And YES, I did just name-check Leontyne Price in a review for a children's animated movie.  Let's see someone else try that!

At the dress rehearsal, Buster pulls out all the stops and it looks like it all might actually come off. However, things go disastrously wrong and they all manage to literally bring down the house.  With hopes dashed, it takes the combined efforts of everyone of them to put on the show.

As I said, Sing isn't about reinventing the wheel.  It is about various creatures at various moments in their lives attempting to live out their dreams, if only for a night.  If you do end up rooting for one particular performer to win this competition, the second act manages to pull that out from under you by having that not be possible.  This does give us a chance to see our various performers show us what they can do without the cumbersome aspect of seeing one win, the others lose.

The singing ability of most of the performers has already been established.  Witherspoon won an Oscar for playing June Carter Cash in I Walk the Line (for which she did her own singing).  Johansson has sung before (including the Oscar-nominated Before My Time from the documentary Chasing Ice).  MacFarlane is known for his covers in the Sinatra-Bennett mode.  Kelly IS an actual singer versus an actress.  As such, Sing for more established names that are known to have competent singing voices.

The two new names added to the 'actor/singer' list are Egerton and McConaughey, two people not known to carry a tune.  Hearing our sometime-nutty Texan belt out a bit of Call Me Maybe in a semi-duet with Johansson is amusing (his East Texan drawn still there).  However, Egerton is the shocker: his cover of I'm Still Standing had me unconsciously applaud.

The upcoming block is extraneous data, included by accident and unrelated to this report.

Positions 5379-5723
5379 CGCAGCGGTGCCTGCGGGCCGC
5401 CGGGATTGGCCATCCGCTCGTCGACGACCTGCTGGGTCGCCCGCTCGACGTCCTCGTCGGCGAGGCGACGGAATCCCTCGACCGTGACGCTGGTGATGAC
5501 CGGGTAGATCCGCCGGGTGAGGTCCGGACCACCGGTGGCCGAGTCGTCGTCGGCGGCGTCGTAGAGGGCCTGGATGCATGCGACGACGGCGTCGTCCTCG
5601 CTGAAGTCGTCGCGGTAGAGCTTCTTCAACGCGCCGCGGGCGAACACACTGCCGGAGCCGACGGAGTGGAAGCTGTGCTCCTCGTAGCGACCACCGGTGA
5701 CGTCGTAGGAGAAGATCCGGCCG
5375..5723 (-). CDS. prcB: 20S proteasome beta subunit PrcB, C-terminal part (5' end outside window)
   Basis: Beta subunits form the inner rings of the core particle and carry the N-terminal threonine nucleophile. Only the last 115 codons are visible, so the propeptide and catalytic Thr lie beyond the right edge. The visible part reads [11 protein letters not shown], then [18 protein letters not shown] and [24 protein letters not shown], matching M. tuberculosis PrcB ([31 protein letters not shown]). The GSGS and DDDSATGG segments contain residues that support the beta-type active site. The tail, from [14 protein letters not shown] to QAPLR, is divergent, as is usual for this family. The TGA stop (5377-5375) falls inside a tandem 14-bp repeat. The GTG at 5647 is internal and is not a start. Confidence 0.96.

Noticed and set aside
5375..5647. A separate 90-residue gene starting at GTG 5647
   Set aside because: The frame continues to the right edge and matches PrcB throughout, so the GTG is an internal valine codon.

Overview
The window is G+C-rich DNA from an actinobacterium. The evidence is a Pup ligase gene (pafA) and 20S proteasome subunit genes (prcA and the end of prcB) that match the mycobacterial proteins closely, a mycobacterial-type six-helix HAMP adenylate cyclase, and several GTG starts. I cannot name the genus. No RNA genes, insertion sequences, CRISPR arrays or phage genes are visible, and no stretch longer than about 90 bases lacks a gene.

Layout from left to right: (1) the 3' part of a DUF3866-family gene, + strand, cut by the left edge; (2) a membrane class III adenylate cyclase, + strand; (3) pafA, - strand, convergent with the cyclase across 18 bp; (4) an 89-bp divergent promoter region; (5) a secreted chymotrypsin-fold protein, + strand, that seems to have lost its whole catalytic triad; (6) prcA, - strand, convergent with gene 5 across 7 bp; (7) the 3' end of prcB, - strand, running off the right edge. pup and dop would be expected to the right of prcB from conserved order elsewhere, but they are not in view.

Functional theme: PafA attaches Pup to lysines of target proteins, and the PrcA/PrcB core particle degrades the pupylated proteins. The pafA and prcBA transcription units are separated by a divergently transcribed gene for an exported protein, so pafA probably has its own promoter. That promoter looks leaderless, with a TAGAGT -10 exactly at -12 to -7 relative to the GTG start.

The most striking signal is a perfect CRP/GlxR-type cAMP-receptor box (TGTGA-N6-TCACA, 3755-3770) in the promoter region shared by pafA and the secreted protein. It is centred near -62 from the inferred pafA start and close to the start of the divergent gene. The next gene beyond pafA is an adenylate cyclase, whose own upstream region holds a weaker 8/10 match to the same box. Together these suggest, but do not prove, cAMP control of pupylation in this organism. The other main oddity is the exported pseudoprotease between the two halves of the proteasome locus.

In the climatic showcase, I found myself applauding at certain numbers (thought not loudly enough to draw attention). As obvious it the story may be, Sing takes you into its story, perhaps because of its familiarity and because we do end up caring for the characters: the kind but overwhelmed Rosita, the gentle Johnny, the heartbroken Ash, the ever-optimistic Buster, even the arrogant and egotistical Mike.

McConaughey can add Sing to his McConaissance (and put that sad Free State of Jones misstep behind us).  His Buster was delightful: eternally optimistic, generally upbeat but the motivation not being blind optimism but actual joy at the thought of creating (or recreating) the love he found in the theater.  Egerton continues to build an impressive resume as Johnny, the odd man out in a criminal gang (a part that is a bit cliché but he played it well).  Witherspoon also excels as that much-harried but loveable Rosita, familiar in her disappointments and joys. 

I saw Sing in 3-D, and I'm still not a convert to it.  I could see where certain parts of Sing were created with 3-D in mind (the opening, the destruction of the theater), and wondered how well it would go over in 2-D.  It might make people a little sick, but on the whole it went with the story.

There were things I'm not sure would work.  Mike serenades his lady-mouse friend with a bit from The Girl From Ipamena, and I'm not sure some adults would get the reference, let alone children.  Some of the songs (a cacophony of old and new) will go over people's heads.

Still, Sing has enough humor, heart, and wit to it (after Ash does a tearful rendition of Call Me Maybe, sobbing between lyrics, Buster stops her and asks Mrs. Crawley, 'Who'd call her after that?"), along with some really beautiful-looking scenes (Buster's planned opening to his revived singing competition is really exquisite), that I was charmed. I was charmed enough by Sing to find it, yes, very sweet.